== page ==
You really don't want to miss the letter P from that name
One of the most difficult parts of creating Artificial Intelligence that actually appears intelligent is having it read, hear, understand and process human language. Human language is incredibly ambiguous and every sentence we speak, though perhaps clear to us because we have the ability to apply context and lived experience, could have tens of thousands of possible syntactic structures which drastically alter its meaning, making things much harder for a computer system.
For example in the sentence “Alice drove down the street in her car” we can quickly establish what that means but a machine might not find it so simple and instead interpret that the street is located in Alice’s car. This ambiguity might be silly to us but it isn’t entirely impossible and a machine without our lived experiences would not be so quick to discard it as a possible interpretation.
To help AI overcome this problem and provide a solid foundation for Natural Language Understanding systems, Google has developed SyntaxNet, an open-source neural network framework that helps AI figure out all the different ways a sentence could be understood before scoring them and establishing the most likely option.
The most important part of SyntaxNet is its parser, Parsey McParseface (yes, really), which has been built on powerful machine learning algorithms that learn to analyze the linguistic structure of language, and can explain the functional role of each word in a given sentence. Google explained the process in a recent blog post:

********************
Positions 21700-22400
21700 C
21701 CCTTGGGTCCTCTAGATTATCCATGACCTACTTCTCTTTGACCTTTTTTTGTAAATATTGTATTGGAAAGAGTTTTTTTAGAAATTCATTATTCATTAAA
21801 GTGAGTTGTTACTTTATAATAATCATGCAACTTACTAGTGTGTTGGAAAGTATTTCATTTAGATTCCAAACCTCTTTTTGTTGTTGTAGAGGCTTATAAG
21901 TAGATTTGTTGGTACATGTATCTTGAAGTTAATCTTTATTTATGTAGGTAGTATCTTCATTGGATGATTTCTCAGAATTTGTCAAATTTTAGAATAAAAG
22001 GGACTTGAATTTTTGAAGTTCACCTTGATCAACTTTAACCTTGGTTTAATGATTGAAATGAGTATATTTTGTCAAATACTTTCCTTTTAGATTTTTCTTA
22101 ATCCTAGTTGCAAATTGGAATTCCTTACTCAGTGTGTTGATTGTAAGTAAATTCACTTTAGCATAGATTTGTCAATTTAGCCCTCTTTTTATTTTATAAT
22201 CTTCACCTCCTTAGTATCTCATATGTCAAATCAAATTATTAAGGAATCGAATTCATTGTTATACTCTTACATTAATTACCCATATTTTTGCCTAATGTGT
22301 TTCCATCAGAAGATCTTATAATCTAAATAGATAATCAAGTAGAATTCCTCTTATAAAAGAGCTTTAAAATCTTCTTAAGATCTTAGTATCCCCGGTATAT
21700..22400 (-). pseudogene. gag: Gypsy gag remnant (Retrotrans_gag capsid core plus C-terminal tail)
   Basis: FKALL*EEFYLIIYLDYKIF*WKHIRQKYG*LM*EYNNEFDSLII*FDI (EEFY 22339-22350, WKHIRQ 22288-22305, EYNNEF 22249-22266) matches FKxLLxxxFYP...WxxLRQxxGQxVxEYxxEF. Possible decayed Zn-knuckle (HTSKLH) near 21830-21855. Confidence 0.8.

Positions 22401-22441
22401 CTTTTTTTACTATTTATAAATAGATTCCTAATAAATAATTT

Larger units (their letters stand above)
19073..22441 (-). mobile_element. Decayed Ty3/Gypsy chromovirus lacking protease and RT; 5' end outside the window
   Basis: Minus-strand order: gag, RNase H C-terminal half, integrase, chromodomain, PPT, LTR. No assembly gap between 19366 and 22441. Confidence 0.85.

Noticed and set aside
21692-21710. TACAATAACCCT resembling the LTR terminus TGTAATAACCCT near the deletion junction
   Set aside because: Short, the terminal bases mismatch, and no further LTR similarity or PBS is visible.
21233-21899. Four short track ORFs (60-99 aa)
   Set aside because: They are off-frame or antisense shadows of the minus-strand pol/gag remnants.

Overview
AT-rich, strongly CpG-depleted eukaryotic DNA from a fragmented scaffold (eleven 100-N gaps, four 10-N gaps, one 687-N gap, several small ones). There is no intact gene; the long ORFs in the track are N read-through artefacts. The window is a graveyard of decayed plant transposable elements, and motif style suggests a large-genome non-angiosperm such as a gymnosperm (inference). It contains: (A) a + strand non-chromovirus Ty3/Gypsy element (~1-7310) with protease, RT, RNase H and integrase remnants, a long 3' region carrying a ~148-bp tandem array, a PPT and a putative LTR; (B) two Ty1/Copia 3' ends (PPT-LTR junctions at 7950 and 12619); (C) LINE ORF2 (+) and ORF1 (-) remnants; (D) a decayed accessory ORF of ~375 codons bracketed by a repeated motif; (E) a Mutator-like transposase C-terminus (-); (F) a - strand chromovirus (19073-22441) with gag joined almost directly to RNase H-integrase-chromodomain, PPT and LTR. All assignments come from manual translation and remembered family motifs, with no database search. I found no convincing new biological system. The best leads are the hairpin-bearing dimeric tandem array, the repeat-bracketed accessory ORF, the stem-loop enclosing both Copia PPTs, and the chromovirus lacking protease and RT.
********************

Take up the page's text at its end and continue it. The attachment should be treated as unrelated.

“Instead of simply taking the first-best decision at each point, multiple partial hypotheses are kept at each step, with hypotheses only being discarded when there are several other higher-ranked hypotheses under consideration.”
According to Google, Parsey is the most accurate model of its kind in the world, boasting 94% accuracy on a standard benchmark which is
disturbingly astoundingly close to the 96-97% accuracy of linguists trained for the same task. This is only in cases of well-formed text, though, but even when Parsey is tasked with sentences randomly drawn from the web, it still managed 90% accuracy.
The main problem Google is still trying to overcome is ambiguities which require real-world knowledge and contextual reasoning to discount, though they’ve made real progress in the area and they’re ambitiously aiming to “enable equal understanding of natural language across all languages and contexts.” That said, at its current level of accuracy SyntaxNet is still extremely useful for a variety of applications and could greatly improve systems like Google Now.
To read more about the science behind the project and the development of Parsey, you can find Google’s research paper here, or you can visit here to download Parsey and SyntaxNet and implement them into your own projects.
Image via Flickr © Niharb